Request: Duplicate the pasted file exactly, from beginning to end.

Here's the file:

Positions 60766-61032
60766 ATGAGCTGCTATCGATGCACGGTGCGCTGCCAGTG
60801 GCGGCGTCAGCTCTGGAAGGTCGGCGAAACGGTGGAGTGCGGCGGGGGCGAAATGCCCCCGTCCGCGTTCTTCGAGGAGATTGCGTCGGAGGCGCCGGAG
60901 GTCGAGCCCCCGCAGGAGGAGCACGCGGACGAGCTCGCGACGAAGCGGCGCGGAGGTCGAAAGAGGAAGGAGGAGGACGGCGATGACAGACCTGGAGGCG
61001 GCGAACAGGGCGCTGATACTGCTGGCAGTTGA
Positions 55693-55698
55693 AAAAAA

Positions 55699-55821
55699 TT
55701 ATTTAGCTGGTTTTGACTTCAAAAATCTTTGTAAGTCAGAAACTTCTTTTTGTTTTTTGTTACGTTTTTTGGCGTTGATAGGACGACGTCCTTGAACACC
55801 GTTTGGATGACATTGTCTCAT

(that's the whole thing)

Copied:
Positions 60766-61032
60766 ATGAGCTGCTATCGATGCACGGTGCGCTGCCAGTG
60801 GCGGCGTCAGCTCTGGAAGGTCGGCGAAACGGTGGAGTGCGGCGGGGGCGAAATGCCCCCGTCCGCGTTCTTCGAGGAGATTGCGTCGGAGGCGCCGGAG
60901 GTCGAGCCCCCGCAGGAGGAGCACGCGGACGAGCTCGCGACGAAGCGGCGCGGAGGTCGAAAGAGGAAGGAGGAGGACGGCGATGACAGACCTGGAGGCG
61001 GCGAACAGGGCGCTGATACTGCTGGCAGTTGA
Positions 55693-55698
55693 AAAAAA

Positions 55699-55821
55699 TT
55701 ATTTAGCTGGTTTTGACTTCAAAAATCTTTGTAAGTCAGAAACTTCTTTTTGTTTTTTGTTACGTTTTTTGGCGTTGATAGGACGACGTCCTTGAACACC
55801 GTTTGGATGACATTGTCTCAT